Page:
Protect the patient from injury and infection. To limit the risk of bleeding, hold firm pressure on all puncture wounds for at least 10 minutes or until they stop oozing. Limit the use of intramuscular injections and intravenous catheter placement when the patient is pancytopenic. Avoid taking rectal temperatures, using rectal suppositories, or performing a rectal examination. If the patient does not respond to treatment, be honest about the patient’s prognosis. Determine from parents how much information they want to share with the child about a terminal disease. Work with the patient, significant others, and chaplain to help the patient plan for a terminal illness and achieve a compassionate death.
Nursing care plan discharge and home health care guidelines
Teach the patient and significant others about the course of the disease, the treatment options, and how to recognize complications. Explain that the patient or parents need to notify the physician if any of the following occur: fever, chills, cough, sore throat, increased bleeding or bruising, new onset of bone or abdominal pain. Discuss the patient’s home environment to limit the risk of exposure to infections. Encourage the patient to avoid close contact with family pets because dogs, cats, and birds carry infections. Animal licks, bites, and scratches are sources of infection. The patient should not clean birdcages, litter boxes, or fish tanks. Additional sources of bacteria in the home include water in humidifiers, standing water in flower vases, and water in fish tanks. Encourage the patient to have air filters in furnaces and air conditioners changed weekly. Explain that raw fruits, vegetables, and uncooked meat carry bacteria and should be avoided. If the patient becomes injured, encourage the patient or significant others to apply pressure, use ice, and report excessive bleeding. Teach the patient to avoid blowing or picking the nose or straining at bowel movements to limit the risk of bleeding.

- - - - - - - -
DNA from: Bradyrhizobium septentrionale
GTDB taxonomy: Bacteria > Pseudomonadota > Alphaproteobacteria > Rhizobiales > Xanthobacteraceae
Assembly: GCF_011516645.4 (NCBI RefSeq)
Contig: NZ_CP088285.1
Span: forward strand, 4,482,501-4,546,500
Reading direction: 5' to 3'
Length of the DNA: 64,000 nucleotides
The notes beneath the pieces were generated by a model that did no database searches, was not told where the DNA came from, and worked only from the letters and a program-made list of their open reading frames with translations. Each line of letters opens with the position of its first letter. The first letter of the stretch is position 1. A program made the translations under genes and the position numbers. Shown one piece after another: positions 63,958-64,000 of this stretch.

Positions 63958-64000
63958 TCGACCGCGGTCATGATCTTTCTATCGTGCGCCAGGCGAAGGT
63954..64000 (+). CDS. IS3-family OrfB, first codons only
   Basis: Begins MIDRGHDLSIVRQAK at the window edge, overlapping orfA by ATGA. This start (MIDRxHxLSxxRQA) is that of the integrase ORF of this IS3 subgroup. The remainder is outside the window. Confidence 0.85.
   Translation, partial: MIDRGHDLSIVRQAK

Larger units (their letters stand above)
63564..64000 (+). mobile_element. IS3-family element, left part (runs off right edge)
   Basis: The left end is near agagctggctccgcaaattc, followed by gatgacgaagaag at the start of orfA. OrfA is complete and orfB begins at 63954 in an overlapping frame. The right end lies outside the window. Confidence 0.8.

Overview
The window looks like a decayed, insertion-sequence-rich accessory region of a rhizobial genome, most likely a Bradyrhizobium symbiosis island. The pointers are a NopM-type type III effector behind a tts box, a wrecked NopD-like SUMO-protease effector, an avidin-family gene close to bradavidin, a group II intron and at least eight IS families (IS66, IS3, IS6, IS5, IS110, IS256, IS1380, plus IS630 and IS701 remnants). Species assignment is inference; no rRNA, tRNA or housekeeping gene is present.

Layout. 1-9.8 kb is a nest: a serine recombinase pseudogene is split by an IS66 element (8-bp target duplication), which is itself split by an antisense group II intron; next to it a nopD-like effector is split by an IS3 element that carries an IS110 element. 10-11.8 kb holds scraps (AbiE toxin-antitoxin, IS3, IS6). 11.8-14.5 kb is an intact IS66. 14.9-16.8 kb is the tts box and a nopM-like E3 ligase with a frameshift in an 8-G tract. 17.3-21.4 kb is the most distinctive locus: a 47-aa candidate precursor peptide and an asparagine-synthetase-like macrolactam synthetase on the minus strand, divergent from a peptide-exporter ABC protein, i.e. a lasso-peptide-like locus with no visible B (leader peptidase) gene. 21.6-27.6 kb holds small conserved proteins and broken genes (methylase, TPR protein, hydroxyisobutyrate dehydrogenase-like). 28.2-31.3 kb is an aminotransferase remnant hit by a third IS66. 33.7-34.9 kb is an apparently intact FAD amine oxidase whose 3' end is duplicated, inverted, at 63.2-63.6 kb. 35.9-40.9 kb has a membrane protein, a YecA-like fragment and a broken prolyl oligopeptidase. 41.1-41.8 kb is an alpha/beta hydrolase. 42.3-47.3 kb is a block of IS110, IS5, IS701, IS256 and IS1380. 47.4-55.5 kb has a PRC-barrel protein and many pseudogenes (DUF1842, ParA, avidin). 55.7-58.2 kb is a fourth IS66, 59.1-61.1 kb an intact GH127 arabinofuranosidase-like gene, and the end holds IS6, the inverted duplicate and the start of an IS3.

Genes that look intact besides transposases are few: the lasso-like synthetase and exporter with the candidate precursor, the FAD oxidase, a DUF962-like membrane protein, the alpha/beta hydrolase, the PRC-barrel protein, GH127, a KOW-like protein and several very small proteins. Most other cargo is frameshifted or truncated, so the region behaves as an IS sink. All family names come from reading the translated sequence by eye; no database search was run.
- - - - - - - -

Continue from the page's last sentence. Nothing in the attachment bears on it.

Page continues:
Explain the proper administration and potential side effects of any medications. Teach the patient how to manage pain with the prescribed analgesics and other side effects specific to each chemotherapeutic agent. Explain that the chemotherapy may cause weight loss, even anorexia. Encourage the patient to eat a diet high in calories and protein and to drink at least 2000 mL of fluids per day. If the chemotherapy leads to anorexia, encourage the patient to eat frequent, small meals several times a day. Arrange for a dietary consultation if needed before discharge. If the patient has oral lesions, teach the patient to use a soft toothbrush or cloth and to avoid hot, spicy foods and commercial mouthwashes, which can irritate mouth ulcers. Encourage the patient to take frequent rest periods during the day and to space activities with rest.
Urge the patient to maintain a realistic but positive attitude. The return to an independent lifestyle is possible with the efforts of a competent healthcare team and the patient’s cooperation. Provide a list of referral agencies as appropriate, such as the American Cancer Society, hospice, and support groups.